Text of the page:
3. Mark Myers

    This level of cultivated fragility is reminiscent of the Eggshell skull rule.

    From Wikipedia: “The rule states that, in a tort case, the unexpected frailty of the injured person is not a valid defense to the seriousness of any injury caused to them.”

    The takeaway is clear. Before communicating, imagine all possible frailties along every conceivable axis of human experience, and then recognize that you have not gone far enough. Cleanse your words of harm in ways that do not even make sense to you, and then you may speak. Maybe.

    1. PK

      Quoting wikipedia about the law on a blawg is too much for me not to point it out and make fun of you at least a little. And I’m really trying to be nicer. Stop making it so difficult, please.

      1. Mark Myers

        It’s Tuesday, my dude. We are ever so slightly more chill than usual. I support your continued efforts at personal growth.

        Your point is well taken, of course.

  4. Jeff Davidson

    This surprises me, in that I’m usually way behind the curve on these kinds of issues. I’ve understood “spaz” to be perceived as a slur for probably 20 years or more. I’ve seen a lot of people called out on Twitter for its use as well. I’m happy that, at least in one respect, I am more contemporary than Lizzo.

  5. B. McLeod

    She’s not as “body positive” as Roxane Gay yet, but the day is coming. Lizzo’s shtick is that morbid obesity is a fine and good thing, and everybody ought to belly up to the trough.

    1. Guitardave

      I don’t think her belly will allow her to reach the trough…
      although there’s obviously some other way to get there.

  6. PK

    Apparently, it means if we mess up and forget to update our list of forbidden words and phrases daily, that we have to apologize publicly. Not the worst thing, but annoying enough to make at least some scared enough as to only speak in the vaguest terms possible, maybe, possibly, if all things are considered, with deference to everything and everyone. I’d rather have nearly all words be fair game except those which over longer periods of time have a derogatory meaning, usually racist or sexist, but some very loud and obnoxious people don’t agree.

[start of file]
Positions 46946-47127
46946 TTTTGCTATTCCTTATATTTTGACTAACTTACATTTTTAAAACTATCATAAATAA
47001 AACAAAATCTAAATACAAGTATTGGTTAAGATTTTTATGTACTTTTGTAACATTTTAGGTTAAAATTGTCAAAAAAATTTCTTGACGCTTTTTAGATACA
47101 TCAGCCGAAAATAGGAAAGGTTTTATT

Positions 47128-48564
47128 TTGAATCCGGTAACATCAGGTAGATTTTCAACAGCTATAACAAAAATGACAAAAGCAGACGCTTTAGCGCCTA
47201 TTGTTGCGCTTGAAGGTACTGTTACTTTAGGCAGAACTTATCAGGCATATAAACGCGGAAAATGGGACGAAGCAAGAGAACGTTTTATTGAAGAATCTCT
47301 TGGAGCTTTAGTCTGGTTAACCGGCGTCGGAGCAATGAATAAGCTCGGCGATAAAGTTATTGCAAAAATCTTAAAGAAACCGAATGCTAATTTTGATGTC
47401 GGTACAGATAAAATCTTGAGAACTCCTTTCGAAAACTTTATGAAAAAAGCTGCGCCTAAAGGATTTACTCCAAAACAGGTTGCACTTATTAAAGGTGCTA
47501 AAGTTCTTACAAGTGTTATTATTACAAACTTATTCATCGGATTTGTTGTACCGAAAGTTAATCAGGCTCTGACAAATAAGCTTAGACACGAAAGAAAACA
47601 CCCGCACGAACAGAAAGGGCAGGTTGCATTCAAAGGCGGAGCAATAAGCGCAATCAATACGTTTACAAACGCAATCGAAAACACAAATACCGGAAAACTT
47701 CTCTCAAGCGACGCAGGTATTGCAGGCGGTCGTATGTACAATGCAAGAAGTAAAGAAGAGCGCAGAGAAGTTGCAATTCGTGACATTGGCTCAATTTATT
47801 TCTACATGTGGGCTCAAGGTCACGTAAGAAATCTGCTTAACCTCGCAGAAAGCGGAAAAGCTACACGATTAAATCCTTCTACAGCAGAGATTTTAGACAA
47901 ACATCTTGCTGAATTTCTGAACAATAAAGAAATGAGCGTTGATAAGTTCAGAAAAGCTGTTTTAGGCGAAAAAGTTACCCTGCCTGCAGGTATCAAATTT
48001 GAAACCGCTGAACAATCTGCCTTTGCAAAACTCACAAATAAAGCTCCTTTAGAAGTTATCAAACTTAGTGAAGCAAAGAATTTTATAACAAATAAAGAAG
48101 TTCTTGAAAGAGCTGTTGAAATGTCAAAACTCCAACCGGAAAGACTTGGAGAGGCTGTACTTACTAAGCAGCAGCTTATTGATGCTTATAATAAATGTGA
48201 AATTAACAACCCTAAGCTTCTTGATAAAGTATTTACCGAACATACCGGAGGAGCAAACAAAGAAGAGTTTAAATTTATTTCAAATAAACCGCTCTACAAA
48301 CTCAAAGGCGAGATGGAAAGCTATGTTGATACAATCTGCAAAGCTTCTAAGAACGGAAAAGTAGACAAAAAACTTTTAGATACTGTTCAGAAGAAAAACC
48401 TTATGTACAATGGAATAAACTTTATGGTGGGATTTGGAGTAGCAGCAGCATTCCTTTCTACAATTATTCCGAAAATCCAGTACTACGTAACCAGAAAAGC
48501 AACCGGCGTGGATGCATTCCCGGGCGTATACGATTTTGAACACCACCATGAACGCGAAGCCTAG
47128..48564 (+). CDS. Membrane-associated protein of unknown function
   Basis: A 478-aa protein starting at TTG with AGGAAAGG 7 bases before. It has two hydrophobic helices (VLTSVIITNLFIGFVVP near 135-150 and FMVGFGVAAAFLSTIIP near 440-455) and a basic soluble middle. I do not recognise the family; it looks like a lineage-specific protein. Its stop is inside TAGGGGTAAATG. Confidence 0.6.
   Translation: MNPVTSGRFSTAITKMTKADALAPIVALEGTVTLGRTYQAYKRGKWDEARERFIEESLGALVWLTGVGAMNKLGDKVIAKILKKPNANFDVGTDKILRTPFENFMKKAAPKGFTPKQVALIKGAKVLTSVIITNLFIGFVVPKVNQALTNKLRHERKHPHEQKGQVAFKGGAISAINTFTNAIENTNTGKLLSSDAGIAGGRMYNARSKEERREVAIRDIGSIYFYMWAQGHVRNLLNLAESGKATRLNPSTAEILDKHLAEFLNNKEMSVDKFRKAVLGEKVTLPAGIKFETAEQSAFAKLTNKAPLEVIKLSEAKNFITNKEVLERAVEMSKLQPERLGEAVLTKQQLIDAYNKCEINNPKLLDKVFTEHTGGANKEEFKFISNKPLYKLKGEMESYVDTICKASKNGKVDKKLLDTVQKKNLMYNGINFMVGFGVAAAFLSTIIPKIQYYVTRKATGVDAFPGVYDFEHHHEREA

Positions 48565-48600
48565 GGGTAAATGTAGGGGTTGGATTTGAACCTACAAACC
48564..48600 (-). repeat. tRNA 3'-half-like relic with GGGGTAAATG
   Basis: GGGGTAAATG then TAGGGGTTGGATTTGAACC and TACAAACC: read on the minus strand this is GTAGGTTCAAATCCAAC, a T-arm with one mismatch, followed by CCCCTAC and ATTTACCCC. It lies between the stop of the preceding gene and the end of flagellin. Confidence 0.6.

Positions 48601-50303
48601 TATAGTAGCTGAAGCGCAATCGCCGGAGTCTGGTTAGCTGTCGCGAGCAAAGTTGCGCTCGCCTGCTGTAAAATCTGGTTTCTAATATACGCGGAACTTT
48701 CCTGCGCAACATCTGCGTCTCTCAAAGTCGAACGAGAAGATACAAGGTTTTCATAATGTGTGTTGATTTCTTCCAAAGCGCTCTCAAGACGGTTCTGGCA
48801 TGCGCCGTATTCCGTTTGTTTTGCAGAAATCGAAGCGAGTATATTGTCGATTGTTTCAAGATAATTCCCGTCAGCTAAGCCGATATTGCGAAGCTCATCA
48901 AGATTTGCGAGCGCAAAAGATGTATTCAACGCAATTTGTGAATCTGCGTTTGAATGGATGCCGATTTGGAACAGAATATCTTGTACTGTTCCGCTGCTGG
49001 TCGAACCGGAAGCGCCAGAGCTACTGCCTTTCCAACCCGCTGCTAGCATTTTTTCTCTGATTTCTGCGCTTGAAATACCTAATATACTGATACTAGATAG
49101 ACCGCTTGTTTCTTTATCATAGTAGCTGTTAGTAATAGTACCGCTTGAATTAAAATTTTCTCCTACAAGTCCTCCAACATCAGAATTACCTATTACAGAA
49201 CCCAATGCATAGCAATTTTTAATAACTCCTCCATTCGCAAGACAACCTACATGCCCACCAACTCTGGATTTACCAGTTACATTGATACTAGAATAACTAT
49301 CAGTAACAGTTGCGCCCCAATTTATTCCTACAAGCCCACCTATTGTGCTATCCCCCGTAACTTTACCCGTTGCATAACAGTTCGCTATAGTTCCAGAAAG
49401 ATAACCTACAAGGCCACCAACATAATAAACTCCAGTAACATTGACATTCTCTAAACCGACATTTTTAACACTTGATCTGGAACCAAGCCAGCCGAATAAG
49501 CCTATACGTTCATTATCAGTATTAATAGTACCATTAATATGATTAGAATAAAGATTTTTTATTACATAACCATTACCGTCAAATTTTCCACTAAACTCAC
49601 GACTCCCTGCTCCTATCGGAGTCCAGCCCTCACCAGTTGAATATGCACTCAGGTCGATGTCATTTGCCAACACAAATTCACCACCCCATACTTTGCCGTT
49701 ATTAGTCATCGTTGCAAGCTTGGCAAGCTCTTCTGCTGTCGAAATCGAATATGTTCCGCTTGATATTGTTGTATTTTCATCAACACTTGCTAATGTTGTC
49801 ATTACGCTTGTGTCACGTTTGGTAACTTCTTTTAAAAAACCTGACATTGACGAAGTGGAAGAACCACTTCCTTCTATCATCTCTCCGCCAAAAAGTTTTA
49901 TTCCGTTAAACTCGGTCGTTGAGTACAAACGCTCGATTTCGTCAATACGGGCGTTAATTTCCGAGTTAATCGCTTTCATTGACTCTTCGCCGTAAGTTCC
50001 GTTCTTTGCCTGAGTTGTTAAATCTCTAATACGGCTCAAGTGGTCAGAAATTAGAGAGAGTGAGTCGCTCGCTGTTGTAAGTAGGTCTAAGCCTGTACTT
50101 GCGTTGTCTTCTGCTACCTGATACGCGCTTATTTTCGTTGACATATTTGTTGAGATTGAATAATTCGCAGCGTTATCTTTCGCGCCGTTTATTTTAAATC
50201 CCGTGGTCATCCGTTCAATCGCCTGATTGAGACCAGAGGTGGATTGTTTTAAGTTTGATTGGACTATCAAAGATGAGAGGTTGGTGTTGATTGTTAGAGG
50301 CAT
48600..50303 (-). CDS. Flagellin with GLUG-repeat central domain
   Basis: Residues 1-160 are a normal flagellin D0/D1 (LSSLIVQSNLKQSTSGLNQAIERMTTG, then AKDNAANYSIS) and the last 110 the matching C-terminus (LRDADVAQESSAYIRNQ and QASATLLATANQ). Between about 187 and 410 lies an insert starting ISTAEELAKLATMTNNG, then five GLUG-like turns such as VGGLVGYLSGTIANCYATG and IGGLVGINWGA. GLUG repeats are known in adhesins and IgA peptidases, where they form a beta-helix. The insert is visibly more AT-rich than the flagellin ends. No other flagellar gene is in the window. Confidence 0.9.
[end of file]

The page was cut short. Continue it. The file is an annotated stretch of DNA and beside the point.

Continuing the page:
The internet is a mistake. But then, I was recently reminded that I’m white and male, so I would say all this, wouldn’t I?

    1. Jake

      With so many words that never offend anyone available, I like to think of it as a puzzle to be continuously solved. Though I do miss using the word ‘fucktard’ -after seeing a friend do something stupid.

    2. Hal

      White and male?!? You’re literally “the embodiment of the patriarchy” (as attentive readers will recognize as something someone once said to me). And arguing that you’re actually that you’re actually a pinkish tan, being “male bodied”is beyond your control, and so woke that you only watch porn that will pass the Bechdel test won’t alleviate your guilt.

    3. Hunting Guy

      Do a 23 and Me or Ancestry.com DNA test and see what’s hidden in the woodpile.

      I never knew I was Hispanic or Sudanese until the test came back.

      I now identify with double minority status.

      1. Guitardave

        Are you implying the possibility that “there’s an African in the fuel supply”?
        Oh my.

      2. Paleo

        My mother has done the genealogy thing and mapped both sides of my family back to before the Revolution. Turns out (unlike Senator Warren) that the stories regarding Cherokees in my ancestry were very true and that I’ve got a whole branch of Cherokee back there, including the great Chief Doublehead (my 7x great uncle). Some of my folks got to experience the trail of tears.

        Does this allow me to be triggered by Oklahomans? Seeing Jackson on the $20? I need to know what I’m allowed to overreact to.

  7. Drew Conlin

    Remember the old days? The Estes Kefauver high school yearbook 1964 courtesy of National Lampoon
    There was a kid I can’t find his name but his nickname was spaz… he was in remedial reading 1,2,3,4 and had a class called breathing for credit…. That might not go over well these days that’s too bad; it’s funny.

    1. Guitardave

      Musical Note: Floyd Cramer on keys, Boots Randolph on sax, and Buddy Rich on the skins.
      And yes, Spasm IS a musical term, no matter what The Blob says.

      1. Jeff Davidson

        You and Howl have done good work on this post, as always. I was expecting Ian Dury to make an appearance, but you two are always more subtle than me.

  8. Bryan Burroughs

    The local ball club’s “character” announcer is named “Spaz” and is always acting comparably to his name… Greensboro is about to get wrekt!

  9. Dan T.

    Weird Al Yankovic got some criticism for including the word “spastic” in his song “Word Crimes”, thus committing a word crime himself. As far as I know he hasn’t changed the lyric, however.